Spring Budget 2023

15 March 2023

Chris James - Director of Accountancy Services

Chris James

Director of Accountancy Services

Today’s announcements from Jeremy Hunt did not include the sometimes traditional tax bombshells we have got used to in recent years.

The aim of the Government is to present a show of stability and keep the markets happy. So it isn’t surprising that a Budget presented by the fourth Chancellor this tax year (so far!) didn’t include any last-minute rate changes or threshold moves.

As a result, the majority of the news for Contractors and SMEs is contained in this earlier post about the Autumn Statement, which includes detailed information about most types of tax and allowance.

So where are we, after the combination of the Autumn Statement and today’s Budget?

Companies – SMEs and contractors/freelancers with their own business

The planned increase in corporation tax (“CT”), which takes the headline rate to 25%, is going ahead from 1 April 2023 as planned. The biggest companies will pay 25%, while smaller companies will experience a rate of CT of 19% up to £50k of profits, and then 26.5% until £250k of profits is reached. If more than one company is controlled by the same person or persons, the thresholds are lower. No company will pay more than 25% overall, but the 26.5% rate will feel painful to growing businesses, suffering around a 40% increase in their company tax bill compared to today.

Partly to compensate for the increase in CT, the Chancellor today announced improved allowances for those investing in plant and machinery and equipment like IT. For the next three years, all capital expenditure can be relieved against profits in the year of purchase. A move like this was expected, as the improved super-deduction relief was due to end on 1 April, and big business will view this positively, assuming they plan to invest.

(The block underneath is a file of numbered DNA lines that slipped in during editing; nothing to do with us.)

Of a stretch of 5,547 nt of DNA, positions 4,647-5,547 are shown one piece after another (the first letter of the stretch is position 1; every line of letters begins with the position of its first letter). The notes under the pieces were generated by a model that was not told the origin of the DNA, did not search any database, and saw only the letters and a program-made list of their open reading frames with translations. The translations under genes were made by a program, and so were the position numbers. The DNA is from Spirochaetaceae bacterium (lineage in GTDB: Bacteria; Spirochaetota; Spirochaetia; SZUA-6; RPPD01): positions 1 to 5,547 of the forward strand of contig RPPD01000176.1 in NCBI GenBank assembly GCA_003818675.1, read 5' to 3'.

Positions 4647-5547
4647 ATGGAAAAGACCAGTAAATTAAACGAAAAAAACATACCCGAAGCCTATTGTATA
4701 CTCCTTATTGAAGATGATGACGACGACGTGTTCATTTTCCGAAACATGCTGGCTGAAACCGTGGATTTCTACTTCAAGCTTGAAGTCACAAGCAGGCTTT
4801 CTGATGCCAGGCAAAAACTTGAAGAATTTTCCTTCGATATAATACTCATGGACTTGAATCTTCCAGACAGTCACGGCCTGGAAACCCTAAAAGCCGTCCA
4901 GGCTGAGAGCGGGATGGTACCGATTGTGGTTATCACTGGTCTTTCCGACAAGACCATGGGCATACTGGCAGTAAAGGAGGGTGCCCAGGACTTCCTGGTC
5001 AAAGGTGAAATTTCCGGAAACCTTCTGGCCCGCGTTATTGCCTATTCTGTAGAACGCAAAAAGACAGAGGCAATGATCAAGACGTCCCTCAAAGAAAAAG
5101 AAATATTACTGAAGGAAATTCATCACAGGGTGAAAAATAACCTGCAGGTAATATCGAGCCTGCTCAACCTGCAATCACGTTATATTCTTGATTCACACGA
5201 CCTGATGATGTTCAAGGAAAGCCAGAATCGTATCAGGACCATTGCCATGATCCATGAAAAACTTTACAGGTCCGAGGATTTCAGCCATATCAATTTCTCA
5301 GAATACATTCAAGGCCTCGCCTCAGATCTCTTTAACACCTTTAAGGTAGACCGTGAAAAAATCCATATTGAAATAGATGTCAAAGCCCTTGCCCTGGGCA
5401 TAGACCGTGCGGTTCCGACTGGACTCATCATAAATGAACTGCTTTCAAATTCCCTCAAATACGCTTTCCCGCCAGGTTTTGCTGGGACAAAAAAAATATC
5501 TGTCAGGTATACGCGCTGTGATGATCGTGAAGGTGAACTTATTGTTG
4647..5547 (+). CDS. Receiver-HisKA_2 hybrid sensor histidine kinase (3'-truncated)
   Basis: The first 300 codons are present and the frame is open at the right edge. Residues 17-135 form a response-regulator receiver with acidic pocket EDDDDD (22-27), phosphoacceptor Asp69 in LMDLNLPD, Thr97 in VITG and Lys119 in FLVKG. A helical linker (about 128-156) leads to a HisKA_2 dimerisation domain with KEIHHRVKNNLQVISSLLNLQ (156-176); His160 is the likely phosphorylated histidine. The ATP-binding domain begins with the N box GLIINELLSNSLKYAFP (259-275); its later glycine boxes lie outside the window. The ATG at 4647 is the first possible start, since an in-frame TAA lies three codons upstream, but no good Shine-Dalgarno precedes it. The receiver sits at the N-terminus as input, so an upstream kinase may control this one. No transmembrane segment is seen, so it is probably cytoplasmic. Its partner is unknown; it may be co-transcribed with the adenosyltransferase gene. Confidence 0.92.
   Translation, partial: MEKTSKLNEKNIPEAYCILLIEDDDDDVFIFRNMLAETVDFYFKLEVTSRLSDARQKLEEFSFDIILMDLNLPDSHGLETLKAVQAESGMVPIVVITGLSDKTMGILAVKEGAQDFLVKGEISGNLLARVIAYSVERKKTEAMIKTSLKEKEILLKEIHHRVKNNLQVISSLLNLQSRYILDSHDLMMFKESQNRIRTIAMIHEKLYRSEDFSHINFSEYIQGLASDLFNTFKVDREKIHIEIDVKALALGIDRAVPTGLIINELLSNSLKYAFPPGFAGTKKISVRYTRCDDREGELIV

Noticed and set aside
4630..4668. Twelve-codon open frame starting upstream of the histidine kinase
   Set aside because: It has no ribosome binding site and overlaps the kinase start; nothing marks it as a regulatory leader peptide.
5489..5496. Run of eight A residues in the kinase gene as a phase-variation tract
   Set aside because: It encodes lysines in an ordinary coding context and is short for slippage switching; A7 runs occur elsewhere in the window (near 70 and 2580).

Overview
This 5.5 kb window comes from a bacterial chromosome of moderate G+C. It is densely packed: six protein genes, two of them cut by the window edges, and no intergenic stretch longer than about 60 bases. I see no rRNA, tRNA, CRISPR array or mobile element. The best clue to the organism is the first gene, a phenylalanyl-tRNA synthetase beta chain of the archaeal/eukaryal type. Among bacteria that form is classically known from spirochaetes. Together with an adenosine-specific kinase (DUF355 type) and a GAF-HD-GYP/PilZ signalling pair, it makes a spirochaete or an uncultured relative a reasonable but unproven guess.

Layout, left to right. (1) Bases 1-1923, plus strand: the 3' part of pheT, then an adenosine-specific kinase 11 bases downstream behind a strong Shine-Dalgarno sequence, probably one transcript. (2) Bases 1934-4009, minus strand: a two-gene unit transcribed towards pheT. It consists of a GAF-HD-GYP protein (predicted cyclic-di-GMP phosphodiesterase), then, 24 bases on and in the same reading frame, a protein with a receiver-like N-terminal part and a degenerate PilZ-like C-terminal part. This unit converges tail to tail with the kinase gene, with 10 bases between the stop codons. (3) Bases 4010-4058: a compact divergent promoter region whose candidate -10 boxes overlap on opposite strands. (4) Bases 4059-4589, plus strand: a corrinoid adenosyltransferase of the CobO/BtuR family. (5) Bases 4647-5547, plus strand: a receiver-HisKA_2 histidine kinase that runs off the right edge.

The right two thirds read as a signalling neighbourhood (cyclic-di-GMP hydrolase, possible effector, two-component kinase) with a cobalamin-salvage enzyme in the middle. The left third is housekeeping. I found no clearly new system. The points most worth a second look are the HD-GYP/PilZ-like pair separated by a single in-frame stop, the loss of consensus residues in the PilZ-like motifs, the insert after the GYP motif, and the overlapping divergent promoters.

Off-payroll working and IR35

There are no changes to the rules in this area. The old Chapter 8, or the new Chapter 10 rules apply next year as they do today.

Pensions

Driven by the situation faced by many higher-paid workers in the medical profession, the annual investment limit for pensions is increasing from £40k per annum to £60k per annum. The annual lifetime limit will be abolished. This may allow more use of pension contributions as a tax-efficient planning point for small businesses.

Income tax and National Insurance

Broadly, the rates and thresholds have mainly been frozen, so the personal allowance for example at £12,570 currently stays the same for the 23/24 tax year.
The additional rate income tax band which currently starts at £150k, will start at £125,140 from 6 April 2023.

Other personal taxes

The tax-free allowances for dividends, capital allowances and savings income are all reduced for the 23/24 tax year and is likely to reduce again the following year. The rates of tax applied are not changing.

Other measures

The Government also announced measures aimed to continue to help households with high energy costs, and a range of measures intended to help people back to work who are currently ‘inactive’ in the jobs market. New investment zones are to be launched, and gradual increases in the amount of subsidised childcare are planned over the coming years.

Got a question?

If you have any questions about the Spring Budget and how it affects you, please get in touch with a member of our accountancy team on 01923 257257

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